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Wednesday, January 20, 2016

Annals of Successful Parenting: The Null Set

In my Annals of Successful Parenting posts, I’ve danced around the topic of successful parenting, but I’ve never tackled head-on what successful parenting might be. Except to point out the two facts of parenting that I know for sure: 
  1. Children are exquisite instruments of torture, fine-tuned to each parent. Just a couple examples: Say you’re an introvert with social anxiety; your child will be an extrovert who is miserable every time you stay home; or, just to pull up another random case, you are one of those people with a (completely rational, mind you) terror of vomit. In that case, your child will be a spewer.  One of those kids that gets a stomach virus once a month and regurgitates every forty-five minutes for twelve hours straight - all of them at night. I don’t think I need go on. You all know exactly of what I speak. In fact, why don’t you tell me how your children have morphed to torture YOU?
  2. Parenting never ends, is largely unrewarded, is considered both very important by anyone who is a parent, yet completely worthless by our existing social structure; and so it seems as if the intersection of parenting and success must be nil. Or null. I’m talking Venn Diagram here.

This is no way to live. We need recognition. I learned that from Mr. Dale Carnegie in How to Win Friends and Influence People. At what point can you declare your parenting has been successful? When the child graduates from high school? When he graduates from college? Which college? When he gets a job? What job? When she produces grandchildren for you? Where’s her partner in this? When those grandchildren graduate from something? You see where I’m going here? Meanwhile, until some societally sanctioned outcome occurs, are parents to labor totally in the dark as to their children? 

The answer to that last one is, in short, yes. Of course. I mean, the labor the parent undergoes to bring a child up to that first societally sanctioned endpoint is gargantuan, takes about eighteen years, costs nearly three-quarter of a million dollars, and is largely unrewarded. 

Unless you look at successful parenting another way. Which, as I mentioned recently, regarding definitions that appear definite, I’m very happy to do. And really must do. Parenting is a terrific example of how success is both an outcome and a process. Parenting never ends, so if success is simply a particular outcome, such as getting into college, that is, as I’ve said, a very long time to wait to feel successful. But if success is a process as well as an outcome, then there are many ways to feel successful as a parent. And I’m not just talking report cards and roles in school plays and things like that. Those are also achievements of a singular, granular nature, gratifying but fleetingly so. No, I’m talking about something else. 

Now the other thing wrong with all those examples listed above is that they have much to do with the parent feeling successful because the child has achieved something tangible - but very little to do with whether the child feels successful. And that’s what really counts, isn’t it? Isn’t it? People? Am I right?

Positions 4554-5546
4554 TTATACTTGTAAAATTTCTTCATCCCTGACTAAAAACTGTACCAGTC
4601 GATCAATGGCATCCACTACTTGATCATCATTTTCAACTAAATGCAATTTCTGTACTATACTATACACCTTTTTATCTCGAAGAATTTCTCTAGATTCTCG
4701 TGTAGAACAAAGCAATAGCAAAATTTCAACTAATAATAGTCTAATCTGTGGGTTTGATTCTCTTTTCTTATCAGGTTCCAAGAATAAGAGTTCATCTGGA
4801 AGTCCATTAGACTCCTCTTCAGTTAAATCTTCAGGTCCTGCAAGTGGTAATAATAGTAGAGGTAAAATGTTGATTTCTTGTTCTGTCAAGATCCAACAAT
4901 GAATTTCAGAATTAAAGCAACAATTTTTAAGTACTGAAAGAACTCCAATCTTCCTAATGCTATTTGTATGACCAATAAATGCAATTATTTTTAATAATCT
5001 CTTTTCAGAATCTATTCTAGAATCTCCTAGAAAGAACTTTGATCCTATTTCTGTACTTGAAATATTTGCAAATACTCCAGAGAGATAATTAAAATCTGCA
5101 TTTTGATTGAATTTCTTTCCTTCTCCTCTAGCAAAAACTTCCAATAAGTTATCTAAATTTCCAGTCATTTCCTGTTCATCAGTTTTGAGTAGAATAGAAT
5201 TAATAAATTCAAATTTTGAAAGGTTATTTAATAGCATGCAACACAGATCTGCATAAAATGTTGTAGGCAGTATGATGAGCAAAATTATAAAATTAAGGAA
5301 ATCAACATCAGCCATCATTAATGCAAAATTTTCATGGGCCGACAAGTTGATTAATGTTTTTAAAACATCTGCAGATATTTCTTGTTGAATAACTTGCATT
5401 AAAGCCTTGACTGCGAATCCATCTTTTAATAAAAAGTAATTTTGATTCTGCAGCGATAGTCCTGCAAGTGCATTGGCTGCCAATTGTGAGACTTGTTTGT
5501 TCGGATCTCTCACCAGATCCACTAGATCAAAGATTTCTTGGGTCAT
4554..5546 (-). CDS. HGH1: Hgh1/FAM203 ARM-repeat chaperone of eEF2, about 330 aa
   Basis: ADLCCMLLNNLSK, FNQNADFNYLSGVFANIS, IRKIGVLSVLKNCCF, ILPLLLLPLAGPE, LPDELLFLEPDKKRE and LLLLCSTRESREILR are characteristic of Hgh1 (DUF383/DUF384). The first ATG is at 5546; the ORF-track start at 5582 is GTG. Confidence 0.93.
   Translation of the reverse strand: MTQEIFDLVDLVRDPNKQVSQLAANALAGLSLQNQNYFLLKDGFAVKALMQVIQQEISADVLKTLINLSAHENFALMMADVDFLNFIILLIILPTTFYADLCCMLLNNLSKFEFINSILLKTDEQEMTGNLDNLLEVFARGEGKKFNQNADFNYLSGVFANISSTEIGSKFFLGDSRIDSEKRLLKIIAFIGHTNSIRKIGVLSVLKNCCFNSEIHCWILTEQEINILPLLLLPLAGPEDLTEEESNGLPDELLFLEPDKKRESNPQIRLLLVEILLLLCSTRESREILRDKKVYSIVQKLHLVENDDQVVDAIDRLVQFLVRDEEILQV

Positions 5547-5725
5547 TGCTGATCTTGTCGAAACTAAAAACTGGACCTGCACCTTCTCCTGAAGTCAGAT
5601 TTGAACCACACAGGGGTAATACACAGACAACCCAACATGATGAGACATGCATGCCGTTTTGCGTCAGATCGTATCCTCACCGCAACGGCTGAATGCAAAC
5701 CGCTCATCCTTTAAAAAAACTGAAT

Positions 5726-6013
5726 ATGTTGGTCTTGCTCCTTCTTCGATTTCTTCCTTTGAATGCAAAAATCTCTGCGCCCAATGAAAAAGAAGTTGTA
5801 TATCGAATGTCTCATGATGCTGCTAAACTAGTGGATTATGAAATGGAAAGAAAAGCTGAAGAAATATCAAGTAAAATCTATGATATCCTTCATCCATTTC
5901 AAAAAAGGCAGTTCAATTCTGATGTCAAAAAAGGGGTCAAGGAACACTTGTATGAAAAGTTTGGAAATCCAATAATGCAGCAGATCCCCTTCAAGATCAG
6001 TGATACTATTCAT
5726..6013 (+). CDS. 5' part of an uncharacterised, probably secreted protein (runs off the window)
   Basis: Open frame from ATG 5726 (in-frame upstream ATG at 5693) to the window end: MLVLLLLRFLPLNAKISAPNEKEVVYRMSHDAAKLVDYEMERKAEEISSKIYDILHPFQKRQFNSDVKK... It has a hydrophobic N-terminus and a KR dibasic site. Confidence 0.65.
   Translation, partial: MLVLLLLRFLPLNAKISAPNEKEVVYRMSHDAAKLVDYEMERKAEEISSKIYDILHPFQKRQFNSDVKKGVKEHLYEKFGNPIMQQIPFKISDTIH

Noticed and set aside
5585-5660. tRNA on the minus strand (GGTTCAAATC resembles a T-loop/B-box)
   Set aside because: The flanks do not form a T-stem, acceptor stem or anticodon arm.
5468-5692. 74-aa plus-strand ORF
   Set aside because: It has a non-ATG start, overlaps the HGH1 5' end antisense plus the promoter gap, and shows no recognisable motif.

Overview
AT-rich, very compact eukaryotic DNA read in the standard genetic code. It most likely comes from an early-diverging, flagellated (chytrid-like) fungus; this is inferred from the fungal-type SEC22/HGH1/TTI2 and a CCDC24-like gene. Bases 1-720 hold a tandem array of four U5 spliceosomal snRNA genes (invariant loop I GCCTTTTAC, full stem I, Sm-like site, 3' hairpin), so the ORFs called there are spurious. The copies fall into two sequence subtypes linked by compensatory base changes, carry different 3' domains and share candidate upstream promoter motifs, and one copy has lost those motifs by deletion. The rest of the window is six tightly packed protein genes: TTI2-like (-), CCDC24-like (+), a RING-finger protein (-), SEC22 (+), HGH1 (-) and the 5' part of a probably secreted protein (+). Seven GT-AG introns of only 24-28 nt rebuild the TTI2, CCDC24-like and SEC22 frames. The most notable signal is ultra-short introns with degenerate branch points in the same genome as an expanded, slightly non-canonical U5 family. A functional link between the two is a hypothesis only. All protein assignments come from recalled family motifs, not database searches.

So, you want to feel successful along the way, while you raise the child. Otherwise you are in danger of projecting all kinds of goals onto them that are really YOUR goals. To avoid this fate, success can’t be about outcome only. It has to be about process. What is the process by which you are a successful parent? More important, what is the process by which you raise a successful child? I’d say it’s by helping your child handle life. 

Because really, what do we (and here I will revert to “I”, because I’m not going to try to speak for you, Readers) actually want for our children? I want my children to discover a passion, to find a way to work related to that passion that pays them money. I want them to be resilient, to be good citizens, to have well-balanced mental states, to accept disappointment without being crushed, needing extensive therapy or meds long-term, and to have several deep, meaningful relations with others. I’d love for them to fix the environment, or the political system, or to make great art, but I’m trying to be realistic. Today. I’d also like them to produce grandchildren and live near me and want to keep in touch. Not to mention to eventually rue the tight-mouthed way some of them have to speak to me nowadays - you know what I mean, don’t you? The speaking only when spoken to and answering by moving the lips as little as possible. Yes, I would like them to rue that.  

So then, how to achieve this ambitious list? Helicoptering? That keeps them close - at least for awhile. It could backfire, though, and send them reeling as far away as possible. Free range? That encourages their independence, which could actually work in your favor, via reverse-psychology, and encourage them to settle close by. 

Tune in next week, when I tackle this question, with a little help from a professional. 

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